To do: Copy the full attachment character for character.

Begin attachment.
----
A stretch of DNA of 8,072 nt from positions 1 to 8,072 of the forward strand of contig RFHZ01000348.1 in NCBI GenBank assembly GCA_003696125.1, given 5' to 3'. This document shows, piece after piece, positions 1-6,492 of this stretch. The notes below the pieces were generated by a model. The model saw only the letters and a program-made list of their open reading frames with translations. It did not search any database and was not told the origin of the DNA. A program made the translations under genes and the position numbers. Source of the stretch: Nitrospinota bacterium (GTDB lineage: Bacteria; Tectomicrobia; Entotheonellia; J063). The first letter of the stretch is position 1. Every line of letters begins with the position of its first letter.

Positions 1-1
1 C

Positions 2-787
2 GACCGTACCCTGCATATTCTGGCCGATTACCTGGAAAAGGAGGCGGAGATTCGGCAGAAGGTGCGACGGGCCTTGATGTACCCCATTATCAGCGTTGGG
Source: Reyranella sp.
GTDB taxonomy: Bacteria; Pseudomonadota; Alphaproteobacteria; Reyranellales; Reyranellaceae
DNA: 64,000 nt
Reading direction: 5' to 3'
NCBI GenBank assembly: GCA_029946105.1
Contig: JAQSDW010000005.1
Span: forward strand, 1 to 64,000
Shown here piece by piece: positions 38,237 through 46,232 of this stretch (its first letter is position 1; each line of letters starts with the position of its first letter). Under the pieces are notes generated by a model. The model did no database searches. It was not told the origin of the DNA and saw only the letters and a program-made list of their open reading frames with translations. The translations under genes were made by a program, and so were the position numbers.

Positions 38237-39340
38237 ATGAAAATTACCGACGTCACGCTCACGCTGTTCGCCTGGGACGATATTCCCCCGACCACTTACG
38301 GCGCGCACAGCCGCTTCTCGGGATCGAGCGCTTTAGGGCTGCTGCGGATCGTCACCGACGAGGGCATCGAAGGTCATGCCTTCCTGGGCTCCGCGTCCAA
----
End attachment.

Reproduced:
A stretch of DNA of 8,072 nt from positions 1 to 8,072 of the forward strand of contig RFHZ01000348.1 in NCBI GenBank assembly GCA_003696125.1, given 5' to 3'. This document shows, piece after piece, positions 1-6,492 of this stretch. The notes below the pieces were generated by a model. The model saw only the letters and a program-made list of their open reading frames with translations. It did not search any database and was not told the origin of the DNA. A program made the translations under genes and the position numbers. Source of the stretch: Nitrospinota bacterium (GTDB lineage: Bacteria; Tectomicrobia; Entotheonellia; J063). The first letter of the stretch is position 1. Every line of letters begins with the position of its first letter.

Positions 1-1
1 C

Positions 2-787
2 GACCGTACCCTGCATATTCTGGCCGATTACCTGGAAAAGGAGGCGGAGATTCGGCAGAAGGTGCGACGGGCCTTGATGTACCCCATTATCAGCGTTGGG
Source: Reyranella sp.
GTDB taxonomy: Bacteria; Pseudomonadota; Alphaproteobacteria; Reyranellales; Reyranellaceae
DNA: 64,000 nt
Reading direction: 5' to 3'
NCBI GenBank assembly: GCA_029946105.1
Contig: JAQSDW010000005.1
Span: forward strand, 1 to 64,000
Shown here piece by piece: positions 38,237 through 46,232 of this stretch (its first letter is position 1; each line of letters starts with the position of its first letter). Under the pieces are notes generated by a model. The model did no database searches. It was not told the origin of the DNA and saw only the letters and a program-made list of their open reading frames with translations. The translations under genes were made by a program, and so were the position numbers.

Positions 38237-39340
38237 ATGAAAATTACCGACGTCACGCTCACGCTGTTCGCCTGGGACGATATTCCCCCGACCACTTACG
38301 GCGCGCACAGCCGCTTCTCGGGATCGAGCGCTTTAGGGCTGCTGCGGATCGTCACCGACGAGGGCATCGAAGGTCATGCCTTCCTGGGCTCCGCGTCCAA